Branch: U. S. Army
Status: Killed in action
Date of Service: WWII
Home Town: Eddy Township
91st Infantry Division Insignia (Wild West Division) 2. Elvin Johnson’s headstone in Concordia Lutheran Cemetery
Elvin Johnson was born August 14, 1924 in Clearwater County, Minnesota to parents Henry and Julia Jensine (Sena) Eriksen Johnson. Henry was a Swedish immigrant who in 1896 was one of the first homesteaders to arrive in Eddy Township. Sena, born in South Dakota, was the daughter of Swedish immigrants who came to Clearwater County in 1893. Elvin was the youngest of ten sons born to Henry and Sena: Edwin, John, Martin, Clarence, Alfred, Selmer, Arthur, Elmer, Leonard and Elvin. The Johnsons also had a daughter, Mathilda. The Johnson children were all baptized and confirmed at Concordia Lutheran Church. They attended District 34 school in Eddy Township.
Elvin’s father Henry died in 1925 at age 61, only a year after Elvin was born, so he and his brothers helped their widowed mother with the family dairy farm. When he registered for the draft at age 18 on December 12, 1942, he was working for Edwin Fluskerud in Fosston. He was 5’4” tall, 130 pounds, with blue eyes and blond hair. Elvin entered the Army on November 15, 1943 at Fort Snelling, Minnesota with a group of inductees from Clearwater County. From Fort Snelling he was sent to Camp Wolters, Texas, where he received his basic training. Camp Wolters was at that time the largest infantry replacement center in the U.S. and the place where Audie Murphy, the most decorated combat soldier of WWII, had gone to basic training months earlier. Elvin was able to go home for a short furlough in March of 1944 before reporting to Fort George Meade, Maryland. He was shipped overseas shortly thereafter.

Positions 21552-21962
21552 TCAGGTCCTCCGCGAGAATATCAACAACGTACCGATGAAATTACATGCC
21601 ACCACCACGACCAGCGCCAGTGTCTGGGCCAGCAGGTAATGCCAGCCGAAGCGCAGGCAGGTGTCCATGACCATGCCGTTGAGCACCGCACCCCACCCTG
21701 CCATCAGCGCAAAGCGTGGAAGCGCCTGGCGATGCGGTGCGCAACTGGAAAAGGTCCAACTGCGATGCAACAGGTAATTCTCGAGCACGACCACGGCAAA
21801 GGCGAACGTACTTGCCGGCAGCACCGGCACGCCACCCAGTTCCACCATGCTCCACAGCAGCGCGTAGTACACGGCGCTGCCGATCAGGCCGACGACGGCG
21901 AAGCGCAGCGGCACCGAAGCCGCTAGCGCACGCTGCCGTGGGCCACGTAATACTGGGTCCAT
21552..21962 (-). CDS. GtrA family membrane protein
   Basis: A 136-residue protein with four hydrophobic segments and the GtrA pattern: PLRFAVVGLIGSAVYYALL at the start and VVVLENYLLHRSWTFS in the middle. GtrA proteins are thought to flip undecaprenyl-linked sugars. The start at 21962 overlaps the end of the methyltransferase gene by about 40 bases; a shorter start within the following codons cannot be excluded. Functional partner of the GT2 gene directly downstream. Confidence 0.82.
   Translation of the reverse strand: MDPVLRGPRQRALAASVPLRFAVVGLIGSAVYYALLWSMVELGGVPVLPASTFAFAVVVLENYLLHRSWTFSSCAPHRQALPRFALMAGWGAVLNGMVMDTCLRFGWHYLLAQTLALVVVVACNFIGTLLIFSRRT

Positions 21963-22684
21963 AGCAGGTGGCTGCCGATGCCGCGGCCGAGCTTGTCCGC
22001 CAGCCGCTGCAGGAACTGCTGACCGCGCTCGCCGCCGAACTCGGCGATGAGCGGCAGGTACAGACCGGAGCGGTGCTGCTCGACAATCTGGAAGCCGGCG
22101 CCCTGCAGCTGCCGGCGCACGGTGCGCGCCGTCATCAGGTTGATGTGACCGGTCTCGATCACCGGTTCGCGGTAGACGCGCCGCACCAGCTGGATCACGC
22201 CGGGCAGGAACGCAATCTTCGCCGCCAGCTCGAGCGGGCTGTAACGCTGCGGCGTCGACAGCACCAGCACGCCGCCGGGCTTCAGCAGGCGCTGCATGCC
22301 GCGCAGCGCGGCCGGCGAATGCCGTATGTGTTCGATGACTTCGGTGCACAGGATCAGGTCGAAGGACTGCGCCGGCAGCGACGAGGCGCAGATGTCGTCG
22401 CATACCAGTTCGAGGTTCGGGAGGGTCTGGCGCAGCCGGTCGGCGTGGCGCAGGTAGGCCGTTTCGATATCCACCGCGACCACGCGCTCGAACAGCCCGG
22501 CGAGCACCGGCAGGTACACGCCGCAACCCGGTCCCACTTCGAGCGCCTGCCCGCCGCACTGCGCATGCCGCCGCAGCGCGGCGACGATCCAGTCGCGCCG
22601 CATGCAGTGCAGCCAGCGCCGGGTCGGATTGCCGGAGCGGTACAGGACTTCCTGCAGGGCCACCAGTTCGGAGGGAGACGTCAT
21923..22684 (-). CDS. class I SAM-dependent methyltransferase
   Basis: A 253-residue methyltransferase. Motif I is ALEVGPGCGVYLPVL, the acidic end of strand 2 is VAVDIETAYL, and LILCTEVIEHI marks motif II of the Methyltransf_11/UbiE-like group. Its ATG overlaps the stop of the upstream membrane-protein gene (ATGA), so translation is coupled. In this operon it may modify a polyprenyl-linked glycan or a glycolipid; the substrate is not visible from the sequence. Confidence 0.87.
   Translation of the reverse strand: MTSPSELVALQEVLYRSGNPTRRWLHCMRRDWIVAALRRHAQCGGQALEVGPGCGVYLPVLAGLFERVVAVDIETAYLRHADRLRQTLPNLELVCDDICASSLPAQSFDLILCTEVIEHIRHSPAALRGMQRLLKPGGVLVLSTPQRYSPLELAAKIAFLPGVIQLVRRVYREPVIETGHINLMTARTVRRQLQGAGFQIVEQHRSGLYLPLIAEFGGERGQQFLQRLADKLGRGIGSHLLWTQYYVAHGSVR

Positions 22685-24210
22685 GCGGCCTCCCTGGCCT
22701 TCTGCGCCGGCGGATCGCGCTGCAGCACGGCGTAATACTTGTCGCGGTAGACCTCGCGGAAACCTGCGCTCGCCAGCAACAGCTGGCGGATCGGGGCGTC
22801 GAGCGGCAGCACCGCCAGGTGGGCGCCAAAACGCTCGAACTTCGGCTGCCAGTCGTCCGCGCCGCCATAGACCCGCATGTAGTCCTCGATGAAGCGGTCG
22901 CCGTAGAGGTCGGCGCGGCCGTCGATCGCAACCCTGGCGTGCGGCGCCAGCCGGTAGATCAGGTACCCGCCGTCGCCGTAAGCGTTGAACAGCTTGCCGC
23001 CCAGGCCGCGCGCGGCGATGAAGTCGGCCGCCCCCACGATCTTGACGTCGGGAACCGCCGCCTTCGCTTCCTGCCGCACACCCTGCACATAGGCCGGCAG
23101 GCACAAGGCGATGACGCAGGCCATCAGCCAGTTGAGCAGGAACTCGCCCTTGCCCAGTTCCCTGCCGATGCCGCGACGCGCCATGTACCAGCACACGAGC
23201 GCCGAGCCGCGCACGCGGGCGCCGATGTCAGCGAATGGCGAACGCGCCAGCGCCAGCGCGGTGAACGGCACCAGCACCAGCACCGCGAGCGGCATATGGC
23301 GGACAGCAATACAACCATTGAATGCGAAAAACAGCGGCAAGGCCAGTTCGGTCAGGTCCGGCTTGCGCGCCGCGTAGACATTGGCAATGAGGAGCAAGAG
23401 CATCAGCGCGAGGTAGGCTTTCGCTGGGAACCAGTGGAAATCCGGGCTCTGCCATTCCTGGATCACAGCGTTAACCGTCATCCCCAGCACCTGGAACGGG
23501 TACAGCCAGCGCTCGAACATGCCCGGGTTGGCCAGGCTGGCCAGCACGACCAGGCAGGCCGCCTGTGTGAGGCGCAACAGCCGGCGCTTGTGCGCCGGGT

Elvin was assigned to the Medical Detachment of the 363rd Infantry Regiment, 91st Division. Medical detachments were “attached” to each infantry regiment to take necessary preventive and sanitary measures and provide appropriate medical treatment. They were the first line of treatment in combat situations, including emergency medical treatment in the field, removal of battle casualties and establishment of aid stations for triage, temporary care and casualty treatment.
The 363rd left for the port of Oran, Algeria in April of 1944 and arrived in early May, where it underwent amphibious training to prepare for an assault landing. By the middle of June the 363rd was on its way to Italy, landing near Naples at Bagnoli where it boarded landing craft for the trip to the front lines 250 miles farther north.
The 91st Division crossed the Sieve River, outflanked the famous Gothic Line (the last major line of defense along the summits of the northern Apennines), and captured the Futa Pass. By war’s end it had undergone 271 days of combat with a total of 8,744 battle casualties (1,400 of those killed in action), including Private Elvin Johnson, who was killed in action as the Allies were sweeping towards the Po Valley on April 18, 1945. Only ten days later Mussolini was captured by Italian partisans and executed, and two days after that Adolf Hitler committed suicide.
Sena Johnson received a telegram informing her that her son PFC Elvin Johnson had given his life in the service of his country. At the time Sena was a remarkable six-star mother, meaning that six of her sons were serving in the military in WWII at that time. The telegram made her a gold star mother.
Memorial services with military honors were held at the St. Paul Lutheran Church in Bagley on July 10, 1945 at 8:00 p.m. with the Rev. Fred Sommars officiating. Elvin lies beneath an upright marble headstone in Concordia Lutheran Cemetery.